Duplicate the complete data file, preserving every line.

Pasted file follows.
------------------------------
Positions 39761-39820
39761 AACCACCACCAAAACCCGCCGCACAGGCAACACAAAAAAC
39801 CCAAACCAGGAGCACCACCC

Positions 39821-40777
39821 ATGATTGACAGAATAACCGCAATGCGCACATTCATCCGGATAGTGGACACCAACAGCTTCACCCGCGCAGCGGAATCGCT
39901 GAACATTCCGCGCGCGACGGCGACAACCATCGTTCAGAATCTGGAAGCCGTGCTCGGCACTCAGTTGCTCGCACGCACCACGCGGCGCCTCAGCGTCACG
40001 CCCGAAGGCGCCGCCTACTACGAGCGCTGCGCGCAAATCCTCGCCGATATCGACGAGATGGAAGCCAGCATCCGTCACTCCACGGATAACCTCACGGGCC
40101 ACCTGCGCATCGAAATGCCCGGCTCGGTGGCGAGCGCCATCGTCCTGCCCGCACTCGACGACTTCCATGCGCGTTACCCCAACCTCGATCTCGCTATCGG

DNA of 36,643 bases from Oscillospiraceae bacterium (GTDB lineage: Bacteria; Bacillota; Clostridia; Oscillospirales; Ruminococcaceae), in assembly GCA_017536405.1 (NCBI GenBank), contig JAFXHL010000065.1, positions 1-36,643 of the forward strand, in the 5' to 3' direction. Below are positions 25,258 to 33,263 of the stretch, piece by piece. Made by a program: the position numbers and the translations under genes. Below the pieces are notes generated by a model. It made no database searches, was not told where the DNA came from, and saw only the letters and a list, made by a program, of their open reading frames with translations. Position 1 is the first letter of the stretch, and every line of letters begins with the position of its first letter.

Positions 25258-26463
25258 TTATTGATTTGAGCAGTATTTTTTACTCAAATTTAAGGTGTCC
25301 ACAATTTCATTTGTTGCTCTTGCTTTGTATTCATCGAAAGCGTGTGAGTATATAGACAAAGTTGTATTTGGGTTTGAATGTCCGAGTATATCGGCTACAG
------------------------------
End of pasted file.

Positions 39761-39820
39761 AACCACCACCAAAACCCGCCGCACAGGCAACACAAAAAAC
39801 CCAAACCAGGAGCACCACCC

Positions 39821-40777
39821 ATGATTGACAGAATAACCGCAATGCGCACATTCATCCGGATAGTGGACACCAACAGCTTCACCCGCGCAGCGGAATCGCT
39901 GAACATTCCGCGCGCGACGGCGACAACCATCGTTCAGAATCTGGAAGCCGTGCTCGGCACTCAGTTGCTCGCACGCACCACGCGGCGCCTCAGCGTCACG
40001 CCCGAAGGCGCCGCCTACTACGAGCGCTGCGCGCAAATCCTCGCCGATATCGACGAGATGGAAGCCAGCATCCGTCACTCCACGGATAACCTCACGGGCC
40101 ACCTGCGCATCGAAATGCCCGGCTCGGTGGCGAGCGCCATCGTCCTGCCCGCACTCGACGACTTCCATGCGCGTTACCCCAACCTCGATCTCGCTATCGG

DNA of 36,643 bases from Oscillospiraceae bacterium (GTDB lineage: Bacteria; Bacillota; Clostridia; Oscillospirales; Ruminococcaceae), in assembly GCA_017536405.1 (NCBI GenBank), contig JAFXHL010000065.1, positions 1-36,643 of the forward strand, in the 5' to 3' direction. Below are positions 25,258 to 33,263 of the stretch, piece by piece. Made by a program: the position numbers and the translations under genes. Below the pieces are notes generated by a model. It made no database searches, was not told where the DNA came from, and saw only the letters and a list, made by a program, of their open reading frames with translations. Position 1 is the first letter of the stretch, and every line of letters begins with the position of its first letter.

Positions 25258-26463
25258 TTATTGATTTGAGCAGTATTTTTTACTCAAATTTAAGGTGTCC
25301 ACAATTTCATTTGTTGCTCTTGCTTTGTATTCATCGAAAGCGTGTGAGTATATAGACAAAGTTGTATTTGGGTTTGAATGTCCGAGTATATCGGCTACAG